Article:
A lot of what I talk about on this blog probably seems like “pseudoscience” – not double-blind-studied, experimentally proven and factually-based. For some of my readers (and I of course am particularly addressing this to my father, the engineer, because when it comes down to it we’re all always still deep-down trying to or wishing we could prove ourselves to our parents…), many of the experiences and strategies I talk about probably sound like examples of extreme subjectivity and personal anecdotal evidence, with nothing particularly solid to back them up.
There are a fair number of people in the online communities which I frequent who make valiant, noble, and very well-reasoned efforts at debunking the “pseudoscience” label – people with the Weston Price Foundation, Mark Sisson, the Jaminets, Denise Minger, to name a few. Their approach is firmly grounded in the scientific traditions of modern Western thinking, and they do an excellent (and woefully underrepresented in the wider media) job of debunking many of the nutritional fallacies that have gotten our societies into the health mess that we are currently in. And they do this using the same paradigm that was employed to support and propound the nutritional fallacies in the first place. They are highly intelligent, extremely knowledgeable, and frankly heroic people.
But their path is not my path.
If I had wanted to be a scientist, I would have had to make some very different decisions many years ago. And I didn’t (much perhaps to my father’s dismay! ), and still don’t, want to be a scientist.
But what I have become, over the course of eight+ years of graduate study, is an expert in understanding how human communication works at a very abstract level. My scholarly work is deeply involved in applying theoretical work of the past more or less half century to historical “texts”, with “texts” being widely construed as the evidences of human communication — writing, image-making, speaking, form- and sound-making … One might call the philosophers/theorists that I study deconstructionists, or post-structuralists, or simply post-modernists — they are not hard-and-fast exclusive categorizations.
Generally, I apply their theories to the study of art. But recently, some of what I understand from their work is starting to coalesce into some sort of frame around how I understand nutrition and health. I’m not saying this post is going to be pretty, or great. It’s the beginning of my articulating something. It may take some time to work it out. It could use some feedback. It’s going to be messy.
But that’s the essence of human communication, of dialogue and conversation – of knowledge itself. Humans are messy creatures, and this world is a messy world. No matter how much we might try to put it to order, or say something clean, neat, and exact, we never can, not fully. Because whatever we try to put in order always MUST be part of something bigger. It always has a context, something which allows it to seem true and orderly at a given point in time, in a given place. And context is always shifting, nothing ever stays exactly the same, and what may be true here, may not be true there.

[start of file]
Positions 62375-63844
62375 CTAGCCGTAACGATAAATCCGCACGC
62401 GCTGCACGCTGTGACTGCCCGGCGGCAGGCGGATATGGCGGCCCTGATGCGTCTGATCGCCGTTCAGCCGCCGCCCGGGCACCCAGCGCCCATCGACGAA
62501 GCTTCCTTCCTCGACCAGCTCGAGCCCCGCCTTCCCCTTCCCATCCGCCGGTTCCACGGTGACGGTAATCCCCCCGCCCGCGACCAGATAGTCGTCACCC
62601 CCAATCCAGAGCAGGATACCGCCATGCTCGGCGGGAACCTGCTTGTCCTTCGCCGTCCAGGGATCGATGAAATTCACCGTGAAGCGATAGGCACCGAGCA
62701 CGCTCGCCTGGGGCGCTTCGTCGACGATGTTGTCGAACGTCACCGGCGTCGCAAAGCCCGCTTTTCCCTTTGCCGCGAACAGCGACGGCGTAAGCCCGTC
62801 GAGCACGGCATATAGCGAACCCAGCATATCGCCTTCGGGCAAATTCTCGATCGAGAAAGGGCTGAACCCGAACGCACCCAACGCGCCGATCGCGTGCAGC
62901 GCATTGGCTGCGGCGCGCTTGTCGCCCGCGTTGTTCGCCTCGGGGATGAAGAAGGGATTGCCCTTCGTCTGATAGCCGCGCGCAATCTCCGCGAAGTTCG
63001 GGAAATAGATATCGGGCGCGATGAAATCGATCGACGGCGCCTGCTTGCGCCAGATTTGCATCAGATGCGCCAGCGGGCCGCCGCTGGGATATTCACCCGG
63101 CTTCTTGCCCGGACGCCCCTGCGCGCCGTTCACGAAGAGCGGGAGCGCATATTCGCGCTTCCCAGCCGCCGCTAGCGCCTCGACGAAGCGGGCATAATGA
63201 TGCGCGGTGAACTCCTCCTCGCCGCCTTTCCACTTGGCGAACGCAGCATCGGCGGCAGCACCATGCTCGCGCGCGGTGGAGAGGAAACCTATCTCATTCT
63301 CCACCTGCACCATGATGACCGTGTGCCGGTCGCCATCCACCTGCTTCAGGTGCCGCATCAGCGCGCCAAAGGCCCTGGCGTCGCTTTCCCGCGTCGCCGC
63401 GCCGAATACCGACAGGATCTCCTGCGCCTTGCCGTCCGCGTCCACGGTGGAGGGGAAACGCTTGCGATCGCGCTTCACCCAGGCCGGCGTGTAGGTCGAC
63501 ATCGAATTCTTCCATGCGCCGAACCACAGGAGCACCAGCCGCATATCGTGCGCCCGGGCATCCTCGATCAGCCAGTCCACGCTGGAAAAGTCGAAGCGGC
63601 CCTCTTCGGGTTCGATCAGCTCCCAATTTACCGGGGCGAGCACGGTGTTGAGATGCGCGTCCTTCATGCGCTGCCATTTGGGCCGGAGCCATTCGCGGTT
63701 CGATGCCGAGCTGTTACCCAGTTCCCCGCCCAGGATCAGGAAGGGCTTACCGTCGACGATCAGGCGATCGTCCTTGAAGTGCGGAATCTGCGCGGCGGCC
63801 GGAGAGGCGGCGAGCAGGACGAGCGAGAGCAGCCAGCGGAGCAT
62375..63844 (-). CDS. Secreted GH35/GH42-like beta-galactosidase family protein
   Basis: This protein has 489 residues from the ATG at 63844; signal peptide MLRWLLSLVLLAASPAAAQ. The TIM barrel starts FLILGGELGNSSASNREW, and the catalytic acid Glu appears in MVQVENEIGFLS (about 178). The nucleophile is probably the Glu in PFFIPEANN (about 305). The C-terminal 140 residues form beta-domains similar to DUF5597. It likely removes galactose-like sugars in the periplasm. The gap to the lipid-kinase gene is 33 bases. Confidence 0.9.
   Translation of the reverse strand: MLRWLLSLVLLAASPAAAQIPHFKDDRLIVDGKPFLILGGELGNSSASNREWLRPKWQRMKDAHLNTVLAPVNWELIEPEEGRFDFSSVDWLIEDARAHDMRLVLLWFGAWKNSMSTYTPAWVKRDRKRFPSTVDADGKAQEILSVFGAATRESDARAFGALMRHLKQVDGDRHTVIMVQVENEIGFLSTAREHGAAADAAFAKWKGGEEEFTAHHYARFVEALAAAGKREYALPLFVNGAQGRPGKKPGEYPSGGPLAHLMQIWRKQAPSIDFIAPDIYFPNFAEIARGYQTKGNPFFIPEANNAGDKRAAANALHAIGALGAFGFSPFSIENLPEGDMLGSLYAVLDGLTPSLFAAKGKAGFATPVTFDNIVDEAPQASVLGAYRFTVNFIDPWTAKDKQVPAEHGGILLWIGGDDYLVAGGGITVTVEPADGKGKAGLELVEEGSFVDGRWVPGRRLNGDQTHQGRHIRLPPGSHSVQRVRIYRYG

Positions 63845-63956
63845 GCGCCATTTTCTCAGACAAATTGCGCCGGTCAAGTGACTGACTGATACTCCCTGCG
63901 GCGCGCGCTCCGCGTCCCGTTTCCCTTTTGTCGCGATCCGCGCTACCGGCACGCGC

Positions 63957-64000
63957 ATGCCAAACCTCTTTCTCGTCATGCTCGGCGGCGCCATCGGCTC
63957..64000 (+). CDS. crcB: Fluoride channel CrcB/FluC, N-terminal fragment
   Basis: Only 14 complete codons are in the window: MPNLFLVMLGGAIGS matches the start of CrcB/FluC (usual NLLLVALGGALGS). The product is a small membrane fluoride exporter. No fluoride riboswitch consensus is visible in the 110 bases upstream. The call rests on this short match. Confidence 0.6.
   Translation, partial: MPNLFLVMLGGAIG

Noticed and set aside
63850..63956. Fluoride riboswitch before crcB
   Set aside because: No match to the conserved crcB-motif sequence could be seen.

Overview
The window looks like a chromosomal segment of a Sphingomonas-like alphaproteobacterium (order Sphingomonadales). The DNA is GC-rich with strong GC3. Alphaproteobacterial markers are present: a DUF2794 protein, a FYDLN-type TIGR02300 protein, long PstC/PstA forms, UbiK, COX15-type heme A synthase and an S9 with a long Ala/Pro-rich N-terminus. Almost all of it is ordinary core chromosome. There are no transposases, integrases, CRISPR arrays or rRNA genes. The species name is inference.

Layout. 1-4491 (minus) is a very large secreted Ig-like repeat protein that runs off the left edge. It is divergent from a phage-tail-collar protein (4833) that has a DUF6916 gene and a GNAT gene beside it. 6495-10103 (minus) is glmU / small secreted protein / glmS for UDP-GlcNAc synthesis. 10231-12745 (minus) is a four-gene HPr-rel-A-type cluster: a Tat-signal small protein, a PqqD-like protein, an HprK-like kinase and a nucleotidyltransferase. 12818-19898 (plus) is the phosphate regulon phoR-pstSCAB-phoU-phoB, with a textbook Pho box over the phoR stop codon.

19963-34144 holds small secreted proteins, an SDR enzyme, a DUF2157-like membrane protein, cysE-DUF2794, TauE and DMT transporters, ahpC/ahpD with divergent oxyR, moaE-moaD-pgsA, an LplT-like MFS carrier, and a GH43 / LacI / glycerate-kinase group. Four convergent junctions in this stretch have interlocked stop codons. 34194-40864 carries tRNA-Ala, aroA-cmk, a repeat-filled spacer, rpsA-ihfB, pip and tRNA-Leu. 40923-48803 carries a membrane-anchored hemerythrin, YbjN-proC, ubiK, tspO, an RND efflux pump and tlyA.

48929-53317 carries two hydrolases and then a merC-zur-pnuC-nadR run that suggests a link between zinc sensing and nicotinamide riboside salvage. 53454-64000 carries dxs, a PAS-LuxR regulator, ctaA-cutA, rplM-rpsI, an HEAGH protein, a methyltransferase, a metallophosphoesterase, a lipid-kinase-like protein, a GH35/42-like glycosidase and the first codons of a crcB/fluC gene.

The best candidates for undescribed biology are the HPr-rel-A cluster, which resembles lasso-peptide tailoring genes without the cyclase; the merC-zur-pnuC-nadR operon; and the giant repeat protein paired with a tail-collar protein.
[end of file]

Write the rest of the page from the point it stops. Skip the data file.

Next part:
What if the idea of double-blind-studied, experimentally-proven, and factually-based “truth” is inherently contextual? What if, despite all one’s attempts at making an objective observation, one cannot ever actually be objective, or make an observation that is not a part of oneself? What if the very act of working out something in our minds is irrevocably marked, or tainted, by those minds themselves?
Then science, the scientific method, and knowledge itself would be a product of human activity and cognition. It couldn’t exist outside of a set of rules and a cultural context which established it as normative.
And in a different set of circumstances, a different set of equally valid rules, and a different cultural context, the conclusions that we have come to via science and the scientific method, what we take as knowledge itself, could be completely wacko, bupkis. Or at least open for extreme skepticism, if not indignant disbelief.
I don’t think that means we shouldn’t say anything at all. In fact, I strongly believe that we need to speak, we need to discern truth, we need to acquire and evaluate and disseminate knowledge. But we also need to be aware that those utterances, that truth, and that knowledge are all a part of us – they can’t exist in any sort of place completely disconnected from us, from our context. They require us, and all our conditioned thinking processes, and all our cultural “baggage”–scientific method included– in order to exist at all.
And moreover, I believe that we needn’t be bound by normative cultural “baggage”, that there exist alternative ways of thinking about the world that can be equally truthful and useful for creating and disseminating knowledge, and that the scientific method is not the be-all and end-all for validating knowledge about how the human body works and what can make sick bodies work better. It can certainly be an incredibly useful method – but its results and conclusions can never be taken as truth with a capital T. To presume to do so would be hubris.
At least that’s what my mind, with all its culturally-engrained pathways, has worked out as my truth for the moment.
A few other interesting perspectives:
Photo Credit: Smithsonian Institution on Flickr Commons. “Biochemist Gerty Theresa Radnitz Cori (1896-1957) and her husband Carl Ferdinand Cori (1896-1984) were jointly awarded the Nobel Prize in medicine in 1947 for their work on how the human body metabolizes sugar.”
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